Lasers are classified by output power and are a hazard to the eye, with the potential for thermal injury being the primary mechanism. The Maximal Permissible Exposure, or MPE, is the level of laser radiation to which a person may be exposed without hazardous effects to the eye or skin. A system of hazard classification has been developed and is part of the ANSI Standard and State Regulations, however it is usually more convenient to establish safety controls based on the laser class than use of the exposure limits. In general, Class IIIa lasers have a power output of 1 to 5 milliwatts (1-5mW), Class IIIB lasers output power up to 500 mW, or 0.5 watts, and Class IV lasers include all of those with power output higher than 0.5 watts (500 mW).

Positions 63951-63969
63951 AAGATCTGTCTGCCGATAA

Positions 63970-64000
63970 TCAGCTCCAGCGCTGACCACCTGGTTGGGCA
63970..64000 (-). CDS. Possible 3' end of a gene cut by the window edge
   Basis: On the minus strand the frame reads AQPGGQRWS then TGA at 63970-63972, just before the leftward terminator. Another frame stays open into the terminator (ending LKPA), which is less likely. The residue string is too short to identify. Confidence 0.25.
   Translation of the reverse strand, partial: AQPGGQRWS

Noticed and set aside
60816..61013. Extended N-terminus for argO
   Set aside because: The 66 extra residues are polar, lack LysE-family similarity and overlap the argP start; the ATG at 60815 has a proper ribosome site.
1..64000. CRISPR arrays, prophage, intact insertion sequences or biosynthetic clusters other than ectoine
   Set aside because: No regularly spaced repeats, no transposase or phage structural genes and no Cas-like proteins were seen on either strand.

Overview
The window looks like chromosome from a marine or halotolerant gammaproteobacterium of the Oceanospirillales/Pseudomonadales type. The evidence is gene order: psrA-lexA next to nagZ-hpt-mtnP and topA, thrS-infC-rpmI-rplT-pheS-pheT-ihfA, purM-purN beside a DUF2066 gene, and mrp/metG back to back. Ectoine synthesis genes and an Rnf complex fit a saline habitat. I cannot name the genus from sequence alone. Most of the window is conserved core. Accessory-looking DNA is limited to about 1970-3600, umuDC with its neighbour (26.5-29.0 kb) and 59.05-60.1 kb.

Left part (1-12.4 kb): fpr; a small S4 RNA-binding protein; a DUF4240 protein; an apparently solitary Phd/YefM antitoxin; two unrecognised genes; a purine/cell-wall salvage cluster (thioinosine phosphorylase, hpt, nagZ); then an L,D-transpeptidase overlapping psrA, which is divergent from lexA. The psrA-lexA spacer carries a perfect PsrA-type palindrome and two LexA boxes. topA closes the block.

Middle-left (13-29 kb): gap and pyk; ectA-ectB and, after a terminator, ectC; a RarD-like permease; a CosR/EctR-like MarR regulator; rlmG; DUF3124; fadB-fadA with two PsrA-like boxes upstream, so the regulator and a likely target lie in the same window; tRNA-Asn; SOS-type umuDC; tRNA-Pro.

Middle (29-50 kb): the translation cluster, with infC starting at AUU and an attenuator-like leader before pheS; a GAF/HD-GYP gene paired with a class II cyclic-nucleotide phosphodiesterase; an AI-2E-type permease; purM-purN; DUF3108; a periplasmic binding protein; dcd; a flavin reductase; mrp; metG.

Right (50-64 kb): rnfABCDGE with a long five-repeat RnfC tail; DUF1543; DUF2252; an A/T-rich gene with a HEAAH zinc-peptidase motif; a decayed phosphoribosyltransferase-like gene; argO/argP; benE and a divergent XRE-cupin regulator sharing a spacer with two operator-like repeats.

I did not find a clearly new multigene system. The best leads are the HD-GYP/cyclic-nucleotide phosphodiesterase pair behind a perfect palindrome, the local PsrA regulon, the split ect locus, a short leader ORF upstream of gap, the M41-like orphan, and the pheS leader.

The classification scheme makes no distinction between the Class IV therapy lasers, cosmetic and hair removal lasers, surgical lasers, and a military laser capable of shooting down a satellite. All of these are greater than 500 mW, and therefore all of them are Class IV. Lumping together every laser with power output greater than 500 mW is somewhat unfortunate, and has led to misunderstandings and discussions on several state physician licensing boards. One state chiropractic board first balked at the notion of its members using Class IV lasers, assuming that the intended usage was hair removal or a cosmetic procedure. However, after proper education and demonstration with a Class IV Therapy Laser, the board unanimously approved the use of such devices when used in a manner consistent with the scope of practice.